Scott Carson tips us all off to the amazing expose performed for us by NPR. It seems that people are only just now realizing that there is evidence that has been sitting around in plain sight nearly two millennia that women were on a totally equal footing with men during the first three centuries of the Church's existence. The Vatican is still trying to keep the lid on this, but forward-looking Catholics know that this silence won't last forever. People are just so much smarter and nicer than they were in 1800 or 1500 or 1200 or 800 or indeed any time since the early, feminist-friendly age of the Church.
Don't doubt your senses, ladies and gentlemen. NPR has provided us with photographic evidence. For instance, in this shocking photo which the Vatican doesn't want you to see, but which FutureChurch discovered on their recent pilgrimage, you can see "A mosaic of women who became saints after risking their lives to collect the relics of martyrs, St. Praxedes church, Rome."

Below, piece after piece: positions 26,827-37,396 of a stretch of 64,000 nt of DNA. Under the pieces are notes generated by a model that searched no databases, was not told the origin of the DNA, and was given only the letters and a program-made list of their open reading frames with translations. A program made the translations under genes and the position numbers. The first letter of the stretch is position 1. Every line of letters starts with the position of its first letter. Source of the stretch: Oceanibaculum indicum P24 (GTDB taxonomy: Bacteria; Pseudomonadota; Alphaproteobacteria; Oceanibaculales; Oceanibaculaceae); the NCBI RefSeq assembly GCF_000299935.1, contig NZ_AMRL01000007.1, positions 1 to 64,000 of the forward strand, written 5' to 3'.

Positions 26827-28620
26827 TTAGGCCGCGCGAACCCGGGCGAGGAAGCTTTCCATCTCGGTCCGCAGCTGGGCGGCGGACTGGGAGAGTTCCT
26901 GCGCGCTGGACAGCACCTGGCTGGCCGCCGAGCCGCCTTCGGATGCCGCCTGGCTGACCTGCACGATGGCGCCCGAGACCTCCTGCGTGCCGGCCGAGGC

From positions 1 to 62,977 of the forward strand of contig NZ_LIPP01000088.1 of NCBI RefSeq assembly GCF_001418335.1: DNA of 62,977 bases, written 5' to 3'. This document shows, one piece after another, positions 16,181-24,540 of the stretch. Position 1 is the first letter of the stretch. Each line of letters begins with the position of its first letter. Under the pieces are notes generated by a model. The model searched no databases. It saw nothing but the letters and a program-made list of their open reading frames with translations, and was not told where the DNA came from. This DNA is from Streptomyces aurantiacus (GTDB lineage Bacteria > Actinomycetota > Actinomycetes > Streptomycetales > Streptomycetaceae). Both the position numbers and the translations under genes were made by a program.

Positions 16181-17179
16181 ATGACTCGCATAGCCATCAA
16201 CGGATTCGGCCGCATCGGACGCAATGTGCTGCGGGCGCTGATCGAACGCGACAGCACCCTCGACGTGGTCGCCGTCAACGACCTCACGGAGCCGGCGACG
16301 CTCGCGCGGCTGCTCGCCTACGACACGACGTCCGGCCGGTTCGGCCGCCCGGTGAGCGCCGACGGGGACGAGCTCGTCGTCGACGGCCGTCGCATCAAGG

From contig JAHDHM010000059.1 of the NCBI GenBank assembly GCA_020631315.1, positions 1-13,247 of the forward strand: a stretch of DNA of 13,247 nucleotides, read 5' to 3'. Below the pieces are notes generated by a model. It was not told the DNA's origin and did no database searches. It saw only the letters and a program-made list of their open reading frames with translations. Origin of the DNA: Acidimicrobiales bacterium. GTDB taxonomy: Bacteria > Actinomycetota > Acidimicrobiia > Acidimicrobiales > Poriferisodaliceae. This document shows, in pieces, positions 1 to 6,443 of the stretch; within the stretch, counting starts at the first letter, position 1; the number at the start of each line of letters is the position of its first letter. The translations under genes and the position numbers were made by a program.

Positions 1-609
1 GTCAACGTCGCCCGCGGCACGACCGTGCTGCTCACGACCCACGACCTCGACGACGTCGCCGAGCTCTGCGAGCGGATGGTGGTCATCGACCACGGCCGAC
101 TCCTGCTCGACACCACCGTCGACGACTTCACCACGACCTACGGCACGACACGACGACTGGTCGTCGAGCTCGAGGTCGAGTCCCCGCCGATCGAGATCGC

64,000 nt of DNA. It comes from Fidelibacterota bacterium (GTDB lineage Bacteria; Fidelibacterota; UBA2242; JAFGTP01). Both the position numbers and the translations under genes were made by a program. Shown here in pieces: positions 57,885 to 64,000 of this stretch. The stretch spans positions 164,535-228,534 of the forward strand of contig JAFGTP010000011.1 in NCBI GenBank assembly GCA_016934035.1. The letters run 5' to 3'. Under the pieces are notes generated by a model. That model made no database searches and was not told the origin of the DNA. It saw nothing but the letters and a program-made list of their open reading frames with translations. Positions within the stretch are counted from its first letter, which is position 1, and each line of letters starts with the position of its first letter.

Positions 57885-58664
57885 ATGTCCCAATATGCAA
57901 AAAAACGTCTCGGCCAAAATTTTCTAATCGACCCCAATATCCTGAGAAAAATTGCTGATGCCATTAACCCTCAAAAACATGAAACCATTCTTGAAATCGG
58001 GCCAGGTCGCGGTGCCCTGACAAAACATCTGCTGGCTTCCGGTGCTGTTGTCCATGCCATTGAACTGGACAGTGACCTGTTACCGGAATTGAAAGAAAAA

Well, I bet you sheep reared on the lies of the male dominated church weren't ready for that one.
And how about this even stereotype defying image of "A mosaic in St. Praxedes church, Rome. Theodora is on the left with a square halo, indicating she was alive when the mosaic was made." I mean, that pretty much says it right there, doesn't it. Take that, you attack dogs of male domination.
Sure, there's the little mis-step of Theodora being a creature of the sixth century rather than the third, when the alleged Golden Age was, but that doesn't discourage this happy pilgrim:
"We would just like to talk to our leaders," said Sister Christine Schenk, co-leader of the pilgrimage, "and tell them of our experience--how we can begin to re-institute that wonderful balanced leadership we had in the first three centuries of both women and men leading the communities."
And luckily, although the male dominated Church was working so hard to squelch the memory of women like Theodora that she's lovingly depicted in mosaics throughout the West and East, we have sources like the Secret History which shed light on her real character -- surely something every feminist could love.